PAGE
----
Sunday, November 28

Spitting hoods used by the police on 117 children and young people


Figures obtained by RNZ have revealed that New Zealand police used hoods to spit on 117 children and young people between 2016 and 2020.

Police wear hoods to prevent criminals from spitting on them

An example of a spitting hood used by the police (file image).
Photo: Supplied / New Zealand Police

The hoods were worn by police 129 times in total, with seven youths placed on them more than once.

Nearly 70 uses were on tamariki and rangatahi Māori, including a boy as young as nine in 2018.

Comprised of two sections, the Spit Hoods are a one-size-fits-all device designed to prevent people from biting and spitting on officers.

Children’s Commissioner Judge Andrew Becroft described them as a “Guantanamo Bay-type invention” and said their use would be highly traumatic.

“Just imagine a nine-year-old … imagine that kind of technique and that kind of device strapped to the head of your nine-year-old.”

Becroft wanted them to be eliminated immediately for tamariki.

“Frankly, it is deeply disturbing, absolutely unacceptable in my opinion,” he said.

“It is morally wrong and the use of spithoods in young children should be abolished and abolished immediately.”

Advocate for justice Julia Whaipooti thought the numbers were devastating, but was not surprised by the overrepresentation of Maori.

“In fact, this again highlights that there is structural racism in the way police police, where they police, and who they control,” Whaipooti said.

“We know that with guns, tasers, dogs … with the use of pepper spray, the police are more likely to use it in Maori and the Pacific than in non-Maori.”

University of Waikato senior psychology professor Armon Tamatea said children who come into contact with the police often have a difficult education.

“They are more likely to have experienced neglect, abuse, being in foster care, for example,” Tamatea said.

“Maybe she even has learning or language difficulties, mental health issues, and maybe other vulnerabilities as well, for which it is likely.”

Placing a child in a spit would likely cause a degree of trauma, he said.

“Either a psychological trauma from the terrifying experience of having a hood applied to your face, and a physical trauma, possibly with the potential for suffocation.

“The few studies that seem to be available on the use of this are generally done with healthy adults, I have [seen] probably nothing will be done with children because there will be ethical problems in doing this type of research with young people. So those would be the foreseeable problems, in the absence of hard evidence on that. “

The Independent Police Conduct Authority had received no complaints or police references about the youth behind these figures.

Investigations manager Stu Graham said that in cases of young children it would be desirable for police to refer them for review.

“So we have a memorandum of understanding with the police where we expect certain things to be referred to us. This referral is at the discretion of the commissioner. The situation you have described, the use on a nine or ten year old, it would be desirable that be referred for review. That would depend on the circumstances and is ultimately a matter for the police. “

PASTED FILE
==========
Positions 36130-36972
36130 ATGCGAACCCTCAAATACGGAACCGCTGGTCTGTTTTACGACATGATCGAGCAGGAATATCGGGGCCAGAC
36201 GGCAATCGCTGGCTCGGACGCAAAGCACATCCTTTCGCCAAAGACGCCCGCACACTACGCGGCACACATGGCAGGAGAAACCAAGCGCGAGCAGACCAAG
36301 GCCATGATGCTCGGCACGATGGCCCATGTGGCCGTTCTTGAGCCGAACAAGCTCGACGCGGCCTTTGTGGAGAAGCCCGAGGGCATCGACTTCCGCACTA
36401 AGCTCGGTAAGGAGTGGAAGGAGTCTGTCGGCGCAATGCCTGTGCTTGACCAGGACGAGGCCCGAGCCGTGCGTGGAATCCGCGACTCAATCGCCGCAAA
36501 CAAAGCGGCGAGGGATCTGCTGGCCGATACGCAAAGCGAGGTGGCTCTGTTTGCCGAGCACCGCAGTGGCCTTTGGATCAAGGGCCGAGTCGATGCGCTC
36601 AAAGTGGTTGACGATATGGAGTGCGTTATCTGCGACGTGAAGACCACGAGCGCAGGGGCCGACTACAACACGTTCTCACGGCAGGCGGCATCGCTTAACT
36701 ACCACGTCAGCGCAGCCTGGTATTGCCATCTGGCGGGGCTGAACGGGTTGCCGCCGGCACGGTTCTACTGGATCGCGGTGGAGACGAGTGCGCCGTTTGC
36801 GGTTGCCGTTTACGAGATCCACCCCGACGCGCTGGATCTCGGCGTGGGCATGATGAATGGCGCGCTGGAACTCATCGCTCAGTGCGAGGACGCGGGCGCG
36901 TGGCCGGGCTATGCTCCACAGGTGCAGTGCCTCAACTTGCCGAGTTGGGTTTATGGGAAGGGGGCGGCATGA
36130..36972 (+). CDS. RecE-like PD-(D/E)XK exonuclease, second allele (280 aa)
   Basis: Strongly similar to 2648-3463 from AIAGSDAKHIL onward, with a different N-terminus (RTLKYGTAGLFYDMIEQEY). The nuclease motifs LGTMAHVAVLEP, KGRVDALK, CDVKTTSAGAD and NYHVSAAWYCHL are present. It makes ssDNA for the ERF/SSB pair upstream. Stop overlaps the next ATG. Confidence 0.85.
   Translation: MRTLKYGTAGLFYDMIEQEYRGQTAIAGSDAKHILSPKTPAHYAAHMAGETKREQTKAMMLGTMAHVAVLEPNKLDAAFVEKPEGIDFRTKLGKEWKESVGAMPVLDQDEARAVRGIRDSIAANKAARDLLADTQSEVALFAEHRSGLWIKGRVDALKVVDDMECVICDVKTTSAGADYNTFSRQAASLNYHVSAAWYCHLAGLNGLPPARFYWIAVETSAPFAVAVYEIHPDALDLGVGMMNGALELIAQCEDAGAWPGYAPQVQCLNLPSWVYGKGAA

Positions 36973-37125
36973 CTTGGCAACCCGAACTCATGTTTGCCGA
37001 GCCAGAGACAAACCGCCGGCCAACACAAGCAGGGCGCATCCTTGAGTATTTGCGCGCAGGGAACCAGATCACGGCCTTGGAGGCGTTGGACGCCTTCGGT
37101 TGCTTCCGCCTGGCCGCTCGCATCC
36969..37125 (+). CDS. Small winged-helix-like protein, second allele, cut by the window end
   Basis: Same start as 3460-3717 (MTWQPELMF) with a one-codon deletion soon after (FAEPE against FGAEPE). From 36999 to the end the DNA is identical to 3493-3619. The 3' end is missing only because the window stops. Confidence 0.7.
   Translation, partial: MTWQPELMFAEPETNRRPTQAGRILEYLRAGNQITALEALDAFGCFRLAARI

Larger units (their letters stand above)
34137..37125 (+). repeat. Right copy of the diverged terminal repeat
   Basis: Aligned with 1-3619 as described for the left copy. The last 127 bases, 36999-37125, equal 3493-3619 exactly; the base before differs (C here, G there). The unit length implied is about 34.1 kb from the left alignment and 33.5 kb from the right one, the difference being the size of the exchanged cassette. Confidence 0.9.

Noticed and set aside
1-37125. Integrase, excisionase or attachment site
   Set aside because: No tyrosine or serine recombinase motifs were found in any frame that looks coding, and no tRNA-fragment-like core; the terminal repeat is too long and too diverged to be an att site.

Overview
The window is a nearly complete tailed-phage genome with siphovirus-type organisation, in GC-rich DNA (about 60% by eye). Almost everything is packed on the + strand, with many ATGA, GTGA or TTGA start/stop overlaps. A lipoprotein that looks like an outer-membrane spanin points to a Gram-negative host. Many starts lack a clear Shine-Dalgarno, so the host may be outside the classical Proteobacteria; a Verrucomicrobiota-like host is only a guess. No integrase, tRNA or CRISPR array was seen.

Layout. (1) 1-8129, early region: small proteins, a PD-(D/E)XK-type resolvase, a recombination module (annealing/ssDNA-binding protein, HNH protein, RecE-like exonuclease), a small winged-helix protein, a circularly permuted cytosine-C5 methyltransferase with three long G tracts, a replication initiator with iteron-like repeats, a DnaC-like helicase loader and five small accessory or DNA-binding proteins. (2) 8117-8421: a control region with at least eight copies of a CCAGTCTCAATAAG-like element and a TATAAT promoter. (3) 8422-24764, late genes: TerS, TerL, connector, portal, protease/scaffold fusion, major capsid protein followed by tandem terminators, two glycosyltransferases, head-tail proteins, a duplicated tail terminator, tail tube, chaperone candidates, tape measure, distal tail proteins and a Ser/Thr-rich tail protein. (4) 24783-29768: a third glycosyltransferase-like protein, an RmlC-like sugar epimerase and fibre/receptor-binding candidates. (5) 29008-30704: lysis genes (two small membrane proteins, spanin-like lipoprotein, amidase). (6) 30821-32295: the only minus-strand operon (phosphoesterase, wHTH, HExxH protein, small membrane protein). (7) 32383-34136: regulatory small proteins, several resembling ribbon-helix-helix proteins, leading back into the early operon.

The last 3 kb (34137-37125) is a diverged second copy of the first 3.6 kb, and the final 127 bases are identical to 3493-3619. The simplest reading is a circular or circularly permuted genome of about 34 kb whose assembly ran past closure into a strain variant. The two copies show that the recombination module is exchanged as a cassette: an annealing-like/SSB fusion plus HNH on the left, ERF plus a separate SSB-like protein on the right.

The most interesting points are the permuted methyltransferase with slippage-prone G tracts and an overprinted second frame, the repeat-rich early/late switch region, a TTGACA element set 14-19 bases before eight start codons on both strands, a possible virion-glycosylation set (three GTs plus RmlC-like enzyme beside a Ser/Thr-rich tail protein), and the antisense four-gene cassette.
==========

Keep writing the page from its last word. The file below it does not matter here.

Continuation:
Police Association President Chris Cahill said officers dealt with thousands of young offenders each year, meaning the number of people ending up in hoods was low.

It wasn’t just a matter of spitting saliva at the officers; some people also spat blood, and the risk was even higher with Covid-19, he said.

“Spitting on a police officer in 2021 could literally be a death sentence with Covid-19 and that is the reality that the police have to deal with.”

The officers who were spat on would worry about the illnesses they may have contracted and the risk it posed to their families.

They may need to be tested for a variety of diseases, such as hepatitis, and some could take months to get a result.

Police Director of Prevention and Community Partnerships, Eric Tibbott, said spitting hoods were the last resort and was comfortable with the way the police used them.

Officers would always complete a tactical options report explaining the rationale behind any decision to use a hood for spitting, he said.

There would also be supervision from a supervisor, and a third party could check whether the hood has been applied in accordance with legislation and policy.

Tibbott said she could understand the children’s commissioner point of view, but was having trouble seeing another option.

“So if you have concerns about spitting and biting, and the possibility of transmission of diseases that are transmitted by saliva and bites, what alternative measures do we have in place? I’m not sure if it exists.”

Spitting bells and Covid-19

It was not known how effective hoods are in preventing the spread of Covid-19, as the police had not tested it.

Tibbott said that was because the hoods were not considered PPE, rather, an option to prevent someone from spitting.

However, spit bells had some potential health benefits in terms of stopping disease transmission through saliva.

Covid-19 would require specialized personal protective equipment, and if there was any indication of a Covid-19 risk, the appropriate face covering would be an N95 mask, Tibbott said.

These were available in all custody units for both staff and offenders.


www.rnz.co.nz

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